Provide more options for child-birthingPublished 6:38pm Thursday, February 13, 2014
Senate Bill 99 or so-called SB99 concerns the licensing and certification of Professional Midwives in Alabama. Certified Professional Midwives, Licensed Nurse Midwives and several other designations apply to trained and professional midwives who have passed appropriate exams and are approved by the state to assist women with deliveries of newborns either in the hospital setting or in the home setting.
Midwives have existed for thousands of years and for most of our history were the only help that women delivering babies had. Much of the world, including much of the industrialized world , still relies on the services of midwives. Our neighboring states of Tennessee and Mississippi have seen fit to license and certify professional midwives.
Currently multiple professional medical societies in Alabama including the Medical Association of the State of Alabama(MASA) have vehemently opposed the licensing and certification of midwives.
The stated reason for opposing this legislation is that they are trying to protect the health of women and babies. There is strong evidence to the contrary that when midwives are integrated into the healthcare system, infant mortality and morbidity decrease, medical costs decrease, C-section rates decrease, and there is better and earlier access to education and care for pregnant women.
Alabama has the sixth highest cesarean section rate in the U.S. at nearly 36%. There are 36 counties without obstetrical service. This causes some mothers to drive up to two hours to deliver at an in-state hospital.
We have the highest infant mortality rate in the nation. In Alabama our infant mortality rate is 9.2/1000 births while the national rate is 6.2/1000. The rate in Europe where midwifery is common is 4.6/1000 births.
If our state were to sanction the training, licensing and certification of midwives, just as with Licensed Nurse Practitioners, our citizens would be the beneficiaries. Incorporation of obstetricians in the training, testing, and certification would make the entire process more credible.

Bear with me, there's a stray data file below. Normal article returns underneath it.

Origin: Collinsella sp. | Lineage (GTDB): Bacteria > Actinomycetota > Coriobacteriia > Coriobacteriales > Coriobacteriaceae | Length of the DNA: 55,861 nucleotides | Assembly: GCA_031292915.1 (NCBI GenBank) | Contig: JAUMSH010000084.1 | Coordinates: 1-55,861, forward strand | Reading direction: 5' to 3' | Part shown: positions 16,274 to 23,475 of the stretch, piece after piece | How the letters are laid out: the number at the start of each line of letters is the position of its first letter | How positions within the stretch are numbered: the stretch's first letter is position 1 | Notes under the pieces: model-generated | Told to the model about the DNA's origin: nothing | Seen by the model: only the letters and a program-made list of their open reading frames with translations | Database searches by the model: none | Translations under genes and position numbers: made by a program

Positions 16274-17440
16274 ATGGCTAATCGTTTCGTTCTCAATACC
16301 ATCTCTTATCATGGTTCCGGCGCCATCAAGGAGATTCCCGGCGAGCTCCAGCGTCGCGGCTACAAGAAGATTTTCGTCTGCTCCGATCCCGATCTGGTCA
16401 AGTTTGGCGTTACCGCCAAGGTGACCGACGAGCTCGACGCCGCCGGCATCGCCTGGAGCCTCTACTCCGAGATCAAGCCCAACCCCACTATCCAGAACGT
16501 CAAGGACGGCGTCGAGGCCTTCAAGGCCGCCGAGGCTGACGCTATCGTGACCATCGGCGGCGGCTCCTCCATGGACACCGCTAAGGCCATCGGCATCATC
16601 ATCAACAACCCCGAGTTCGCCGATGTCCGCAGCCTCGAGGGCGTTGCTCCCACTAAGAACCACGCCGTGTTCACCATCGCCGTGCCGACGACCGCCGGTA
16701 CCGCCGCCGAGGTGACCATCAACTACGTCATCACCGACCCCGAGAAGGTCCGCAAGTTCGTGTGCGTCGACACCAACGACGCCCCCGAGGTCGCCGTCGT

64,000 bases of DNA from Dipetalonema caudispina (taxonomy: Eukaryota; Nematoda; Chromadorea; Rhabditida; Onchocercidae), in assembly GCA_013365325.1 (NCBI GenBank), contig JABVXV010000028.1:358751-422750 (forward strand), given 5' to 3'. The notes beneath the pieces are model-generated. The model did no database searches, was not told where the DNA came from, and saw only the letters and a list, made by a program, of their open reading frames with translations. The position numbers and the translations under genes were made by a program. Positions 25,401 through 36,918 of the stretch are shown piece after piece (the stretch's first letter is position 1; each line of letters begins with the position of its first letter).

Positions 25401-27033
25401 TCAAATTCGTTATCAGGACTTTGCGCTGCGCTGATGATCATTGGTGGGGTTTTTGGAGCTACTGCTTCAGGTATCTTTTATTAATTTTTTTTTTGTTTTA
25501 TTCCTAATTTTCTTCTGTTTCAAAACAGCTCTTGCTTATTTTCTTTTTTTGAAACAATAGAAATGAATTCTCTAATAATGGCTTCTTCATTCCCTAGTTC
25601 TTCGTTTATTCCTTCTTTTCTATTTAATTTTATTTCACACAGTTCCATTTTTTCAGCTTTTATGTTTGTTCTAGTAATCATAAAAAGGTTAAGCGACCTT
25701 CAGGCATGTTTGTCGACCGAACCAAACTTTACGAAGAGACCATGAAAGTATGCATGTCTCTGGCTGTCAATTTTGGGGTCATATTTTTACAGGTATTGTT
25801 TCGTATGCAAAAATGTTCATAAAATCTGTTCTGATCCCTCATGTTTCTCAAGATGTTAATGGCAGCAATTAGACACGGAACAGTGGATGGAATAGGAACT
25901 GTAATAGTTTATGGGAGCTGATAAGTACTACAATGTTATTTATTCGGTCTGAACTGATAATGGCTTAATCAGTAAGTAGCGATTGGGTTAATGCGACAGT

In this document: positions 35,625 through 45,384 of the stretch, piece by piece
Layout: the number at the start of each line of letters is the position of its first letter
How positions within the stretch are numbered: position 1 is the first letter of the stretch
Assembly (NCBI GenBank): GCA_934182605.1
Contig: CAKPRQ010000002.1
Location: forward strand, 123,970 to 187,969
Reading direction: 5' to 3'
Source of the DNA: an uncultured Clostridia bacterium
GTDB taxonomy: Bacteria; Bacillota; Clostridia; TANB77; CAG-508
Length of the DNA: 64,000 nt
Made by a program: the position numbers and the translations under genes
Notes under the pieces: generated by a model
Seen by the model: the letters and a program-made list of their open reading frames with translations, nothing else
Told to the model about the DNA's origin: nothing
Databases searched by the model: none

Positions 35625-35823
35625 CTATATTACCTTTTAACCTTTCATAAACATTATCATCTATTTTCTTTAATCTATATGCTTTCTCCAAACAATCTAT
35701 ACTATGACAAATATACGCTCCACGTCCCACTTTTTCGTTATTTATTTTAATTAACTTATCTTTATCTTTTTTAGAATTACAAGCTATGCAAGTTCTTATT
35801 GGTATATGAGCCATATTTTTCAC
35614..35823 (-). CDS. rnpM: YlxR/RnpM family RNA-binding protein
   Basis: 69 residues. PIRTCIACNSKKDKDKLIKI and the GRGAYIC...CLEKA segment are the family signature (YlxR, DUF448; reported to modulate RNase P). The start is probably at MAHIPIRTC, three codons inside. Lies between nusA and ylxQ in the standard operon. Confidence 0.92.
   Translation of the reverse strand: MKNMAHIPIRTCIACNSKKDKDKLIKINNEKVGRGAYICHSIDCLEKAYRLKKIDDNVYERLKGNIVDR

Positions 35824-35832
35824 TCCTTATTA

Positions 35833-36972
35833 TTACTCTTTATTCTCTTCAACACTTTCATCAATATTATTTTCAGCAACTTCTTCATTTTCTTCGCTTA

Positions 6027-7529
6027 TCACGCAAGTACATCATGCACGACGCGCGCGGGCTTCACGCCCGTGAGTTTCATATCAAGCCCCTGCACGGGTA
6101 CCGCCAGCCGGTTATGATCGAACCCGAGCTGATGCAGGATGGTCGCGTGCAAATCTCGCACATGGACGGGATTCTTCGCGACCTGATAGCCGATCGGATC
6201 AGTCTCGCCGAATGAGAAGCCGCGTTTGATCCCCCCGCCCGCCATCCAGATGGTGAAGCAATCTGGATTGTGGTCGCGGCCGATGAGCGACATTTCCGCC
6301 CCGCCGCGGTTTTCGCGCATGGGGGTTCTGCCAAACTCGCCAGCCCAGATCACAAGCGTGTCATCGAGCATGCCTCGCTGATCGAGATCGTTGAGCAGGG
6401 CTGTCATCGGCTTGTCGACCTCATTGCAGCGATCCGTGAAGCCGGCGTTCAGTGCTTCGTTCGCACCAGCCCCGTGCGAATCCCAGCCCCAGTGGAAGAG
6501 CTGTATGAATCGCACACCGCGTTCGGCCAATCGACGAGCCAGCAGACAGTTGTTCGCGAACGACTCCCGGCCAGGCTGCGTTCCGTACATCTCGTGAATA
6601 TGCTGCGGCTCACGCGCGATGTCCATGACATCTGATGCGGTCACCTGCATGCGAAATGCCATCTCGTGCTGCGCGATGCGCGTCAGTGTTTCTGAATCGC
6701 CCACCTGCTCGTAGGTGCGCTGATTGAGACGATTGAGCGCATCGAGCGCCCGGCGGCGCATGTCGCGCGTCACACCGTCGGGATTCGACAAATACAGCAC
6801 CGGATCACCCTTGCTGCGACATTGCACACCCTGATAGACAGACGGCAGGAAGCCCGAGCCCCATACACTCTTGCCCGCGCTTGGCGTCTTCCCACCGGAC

Also, integration and coordination of midwife services with currently practicing obstetricians can only improve the delivery of health care and childbirth services for women in our state. I cannot see any downside for the practicing obstetricians.
Truth is, they are much better at handling complicated deliveries than the normal ones. Let them be at the top of the pyramid and get referrals from midwives for the complicated deliveries. Let them manage and deliver the complicated pregnancies. That is really what they spend the most time doing in their training. Let women with normal pregnancies decide from whom and in what setting to receive their help with delivery.
If women want to get prenatal care from an obstetrician and deliver in a hospital they should be able to do so. But if they want services from a licensed, certified midwife, that should not be prohibited.
As a physician, I want the highest quality of healthcare for the citizens of this state. As a citizen, I strongly believe in the rights of the individual to make personal decisions.
We need to give women options for delivery services which include state regulated and certified midwifery.
I strongly recommend that each of you call your state senator and representative and voice your opinion concerning this important issue.